Transvaginal mesh lawsuits are finally getting their day in court. This is a good thing for the thousands of women who were injured, some severely, by the failure of the transvaginal mesh products sold by Ethicon (Johnson & Johnson), Boston Scientific, and other companies. In Part 1, we looked at three TVM jury verdicts from 2013 and 2014. In this post, we look at two jury verdicts and an appeal decision from November 2014.
Many other cases are moving to trial. In Part 3, I will discuss several jury verdicts from 2015.
Eghnayem, et al. v. Boston Scientific Corp. (Federal Court, Florida)
Product: Pinnacle Floor Repair Kit Transvaginal Mesh
Jury Award: $26,744,443.00 to four women
Date of Jury Verdict(s): November 13, 2014
This was a case brought by four women from Florida who sued Boston Scientific Corporation for the failure of Pinnacle Floor Repair Kit (TVM). Among other claims, the four injured women alleged that Boston Scientific’s Pinnacle TVM was defectively designed, that Boston Scientific failed to warn the plaintiffs about the potential risks and dangers of the Pinnacle TVM, that Boston Scientific was negligent.
All four women were implanted with the Pinnacle TVM between 2008 and 2011. Following implantation, the women began to suffer serious injuries caused by the Pinnacle TVM, including scarring, damage to nerves, infections, and organ perforation. The Plaintiffs specifically alleged that Boston Scientific knew or should have known that the material used in the Pinnacle TVM—polypropylene—was not safe for implantation in the body.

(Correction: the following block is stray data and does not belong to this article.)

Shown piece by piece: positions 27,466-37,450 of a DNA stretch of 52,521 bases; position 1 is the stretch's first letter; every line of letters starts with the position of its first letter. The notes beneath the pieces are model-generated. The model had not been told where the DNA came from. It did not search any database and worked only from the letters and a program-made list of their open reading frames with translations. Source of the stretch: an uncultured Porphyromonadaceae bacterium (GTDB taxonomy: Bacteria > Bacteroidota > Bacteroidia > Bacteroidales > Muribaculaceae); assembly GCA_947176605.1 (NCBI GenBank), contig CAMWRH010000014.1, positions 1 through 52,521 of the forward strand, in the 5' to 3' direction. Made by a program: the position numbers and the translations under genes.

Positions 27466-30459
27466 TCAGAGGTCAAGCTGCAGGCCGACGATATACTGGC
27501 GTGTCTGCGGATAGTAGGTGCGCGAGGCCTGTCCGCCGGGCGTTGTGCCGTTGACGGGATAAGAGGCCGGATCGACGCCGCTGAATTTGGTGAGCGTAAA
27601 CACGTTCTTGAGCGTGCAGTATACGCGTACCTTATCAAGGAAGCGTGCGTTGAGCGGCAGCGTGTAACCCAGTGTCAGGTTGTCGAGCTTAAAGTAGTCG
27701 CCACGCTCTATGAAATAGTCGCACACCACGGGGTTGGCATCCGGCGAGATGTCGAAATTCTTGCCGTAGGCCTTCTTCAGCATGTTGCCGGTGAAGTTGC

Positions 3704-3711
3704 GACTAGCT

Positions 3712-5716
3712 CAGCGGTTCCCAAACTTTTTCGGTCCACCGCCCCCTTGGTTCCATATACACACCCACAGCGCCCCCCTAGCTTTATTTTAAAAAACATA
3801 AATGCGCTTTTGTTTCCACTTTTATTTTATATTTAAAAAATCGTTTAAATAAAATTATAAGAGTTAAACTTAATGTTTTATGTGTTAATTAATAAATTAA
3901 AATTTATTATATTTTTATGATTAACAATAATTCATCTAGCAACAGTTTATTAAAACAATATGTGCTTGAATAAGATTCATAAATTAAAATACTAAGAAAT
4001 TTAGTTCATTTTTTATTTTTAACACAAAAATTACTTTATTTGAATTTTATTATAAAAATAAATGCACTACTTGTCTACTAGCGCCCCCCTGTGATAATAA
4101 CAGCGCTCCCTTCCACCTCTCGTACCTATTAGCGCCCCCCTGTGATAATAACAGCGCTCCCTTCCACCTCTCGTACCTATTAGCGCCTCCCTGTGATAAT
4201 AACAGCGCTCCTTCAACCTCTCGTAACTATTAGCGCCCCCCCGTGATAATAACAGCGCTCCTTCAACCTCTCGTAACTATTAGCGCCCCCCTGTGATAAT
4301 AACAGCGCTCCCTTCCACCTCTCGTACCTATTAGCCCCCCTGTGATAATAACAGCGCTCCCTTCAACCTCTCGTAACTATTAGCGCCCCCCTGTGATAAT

Plaintifff Amal Eghnayem was awarded $6,722,222.00 in compensatory damages.
Plaintiff Juana Betancourt was awarded $6,722,222.000 in compensatory damages.
Plaintiff Margarita Dotres was awarded $6,766,666.000 in compensatory damages.
Plaintiff Maria Nunez was awarded $6,533,333.00 in compensatory damages.
Unfortunately, the jury in this case did not award punitive damages. The jury determined that the plaintiffs did not prove that Boston Scientific was liable for intentional misconduct or gross negligence, which are requirements to trigger consideration of punitive damages.
Scott et al., v. C.R. Bard, Inc. (California Appeals Court, 5th District)
Product: Avaulta Plus Transvaginal Mesh
Appeal Decision: Upheld award of $3,610,000.00 verdict to Christine Scott and husband
Date of Appeal Decision: November 19, 2014
Trial Court Decision: July 2012 (originally $5,500,000.00 verdict)
This was an appeal of a jury trial verdict reached in July 2012. An appeal is permitted to either side following jury trials. Usually, the losing person or company will appeal to the proper appellate court to argue that the jury verdict should be reversed, set aside, or altered based on mistakes of law that took place during the trial. In this case, C.R.Bard, Inc., manufacturer of the Avaulta Plus TVM, appealed after jury awarded $3,610,000.00 to Christine Scott and her husband.
The Avaulta Plus TVM was implanted in Ms. Scott in 2008 to treat pelvic organ prolapse (POP) and incontinence. After implantation she suffered vaginal mesh erosion and the TVM was eventually removed. She has since endured nine surgeries to remedy problems caused by the Avaulta TVM.